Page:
value_object 0.1.0

  • Example
  • Installing
  • Versions
  • 0

ValueObject #

A source_gen generator, which allows you to generate ValueObject classes.

Preface #

The Dart language currently misses value objects, but I find them extremely useful. Probably about 90% of my classes I write produce immutable objects, with all the fields are final. They all look like this:

class FooBar {
  final String foo;
  final String bar;


  FooBar copy({String foo, String bar}) {
    return new FooBar(foo: foo ??, bar: bar ??;

  bool operator ==(other) => other is FooBar && foo == && bar ==;
  int get hashCode => hash([foo, bar]);

  String toString() => "<FooBar foo: $foo, bar: $bar>";

Adding or removing a field is pretty painful, you have to add it to the property list, to the constructor, all the copy and equality methods, to the toString() method. It's easy to make a mistake here, and it's just boring.

I really wish there is a way to support these things natively (like Scala's case classes, for example). But it's not there yet. But for now, we can use source_gen to code generate them.

Usage #

You have to follow some conventions to properly use generated classes. First, annotate your class with @ValueObject, and add part 'my_lib.g.dart to your lib.

// File my_lib.dart
library my_lib;

import 'package:value_object/value_object.dart';

part 'my_lib.g.dart';

@ValueObject(const {"foo": "String", "bar": "String"})
class FooBar extends _$FooBarValueObject {
  FooBar({String foo, String bar}) : super(foo: foo, bar: bar);

Please note some things here:

  • Add import 'package:value_object/value_object.dart';, it specifies the @ValueObject annotation.
  • Add part 'my_lib.g.dart';, this will be the file source_gen generates.
  • Add @ValueObject annotation, which accepts a const map, which looks like "fieldName": "fieldType"
  • You have to extend your class from the superclass, called _$YourClassNameValueObject, in this case - _$FooBarValueObject
  • Unfortunately, you also have to specify the constructor, which will just pass all the arguments to the superclass. It should use named arguments with exactly the same names as you specified in @ValueObject

Next, you have to create build.dart, which will run the generators. In case you have one already, just add ValueObjectGenerator to it. So, it should look something like this:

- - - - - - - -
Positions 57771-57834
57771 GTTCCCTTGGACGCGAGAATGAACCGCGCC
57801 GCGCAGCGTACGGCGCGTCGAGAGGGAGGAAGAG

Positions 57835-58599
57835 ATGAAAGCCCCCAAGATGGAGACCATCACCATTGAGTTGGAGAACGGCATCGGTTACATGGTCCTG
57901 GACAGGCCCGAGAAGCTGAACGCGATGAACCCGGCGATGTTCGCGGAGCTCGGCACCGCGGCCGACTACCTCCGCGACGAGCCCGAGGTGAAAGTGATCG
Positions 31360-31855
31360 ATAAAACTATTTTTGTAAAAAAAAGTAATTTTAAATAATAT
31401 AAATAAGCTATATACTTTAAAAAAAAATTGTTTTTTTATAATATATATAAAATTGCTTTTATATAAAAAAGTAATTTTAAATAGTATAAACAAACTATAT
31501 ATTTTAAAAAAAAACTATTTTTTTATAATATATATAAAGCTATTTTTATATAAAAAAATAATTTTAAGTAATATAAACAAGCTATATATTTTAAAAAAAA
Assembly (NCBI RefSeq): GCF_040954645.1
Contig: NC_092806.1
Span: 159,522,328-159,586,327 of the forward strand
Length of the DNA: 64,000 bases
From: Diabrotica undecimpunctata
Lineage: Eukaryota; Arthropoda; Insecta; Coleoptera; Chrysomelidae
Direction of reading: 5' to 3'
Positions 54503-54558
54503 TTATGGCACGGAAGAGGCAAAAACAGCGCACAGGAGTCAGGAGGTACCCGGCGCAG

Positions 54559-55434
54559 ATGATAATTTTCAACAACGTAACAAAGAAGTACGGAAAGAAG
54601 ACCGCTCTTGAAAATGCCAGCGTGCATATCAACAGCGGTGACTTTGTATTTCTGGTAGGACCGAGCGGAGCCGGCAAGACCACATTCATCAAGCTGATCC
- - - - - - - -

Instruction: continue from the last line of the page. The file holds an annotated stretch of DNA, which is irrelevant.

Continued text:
// File build.dart
library my_lib.build_file;

import 'package:value_object/value_object_generator.dart';
import 'package:source_gen/source_gen.dart';

main(List<String> args) async {
  var msg = await build(args, const [const ValueObjectGenerator()], librarySearchPaths: ['lib']);

You have to specify the list of generators here (in our case - just one - ValueObjectGenerator and the paths where source_gen will look for the sources to generate (most likely it will be lib).

You have to run dart build.dart every time you change FooBar. For this, if you use Intellij WebStorm or IDEA, you can use the "File Watchers" plugin, and specify it runs dart build.dart every time you change any Dart file in the project.

Now, you can finally use it:

// File main.dart
import 'my_lib.dart';

void main() {
  var fooBar = new FooBar(foo: "wow foo", bar: "much bar");
  var sameFooBar = new FooBar(foo: "wow foo", bar: "much bar");
  print(fooBar == sameFooBar); // => true
  print(fooBar.copy(foo: "doge")); // => <FooBar foo: doge, bar: much bar>
  print(fooBar); // => it wasn't changed, still <FooBar foo: wow foo, bar: much bar>

Summary #

It still pretty awkward and cumbersome compared to native implementations like e.g. Scala's case classes. Also dart build.dart takes several seconds to run (probably due to analyzer), so not instant experience either. But I still find this useful, hopefully you will find it useful too :)

Changelog #

0.0.1 #

  • Initial version, created by Stagehand


// Copyright (c) 2015, <your name>. All rights reserved. Use of this source code
// is governed by a BSD-style license that can be found in the LICENSE file.

library value_object.example;

import 'package:value_object/value_object.dart';
part 'value_object.g.dart';

@ValueObject(const {"name": "String", "marks": "List<int>"})
class Student extends _$StudentValueObject {
  Student({String name, List<int> marks}) : super(name: name, marks: marks);

main() {
  var student = new Student(name: "Peter", marks: [1,2,3]);

Use this package as a library

1. Depend on it

Add this to your package's pubspec.yaml file:

  value_object: ^0.1.0

2. Install it

You can install packages from the command line:

with pub:

$ pub get

Alternatively, your editor might support pub get. Check the docs for your editor to learn more.

3. Import it

Now in your Dart code, you can use:

import 'package:value_object/value_object.dart';
Version Uploaded Documentation Archive
0.1.0 Oct 8, 2015 Go to the documentation of value_object 0.1.0 Download value_object 0.1.0 archive
Describes how popular the package is relative to other packages. [more]
Code health derived from static analysis. [more]
Reflects how tidy and up-to-date the package is. [more]
Weighted score of the above. [more]
Learn more about scoring.

The package version is not analyzed, because it does not support Dart 2. Until this is resolved, the package will receive a health and maintenance score of 0.

Analysis issues and suggestions

Support Dart 2 in pubspec.yaml.

The SDK constraint in pubspec.yaml doesn't allow the Dart 2.0.0 release. For information about upgrading it to be Dart 2 compatible, please see

Maintenance issues and suggestions

Make sure dartdoc successfully runs on your package's source files. (-10 points)

Dependencies were not resolved.


Package Constraint Resolved Available
Direct dependencies
Dart SDK >=1.0.0 <2.0.0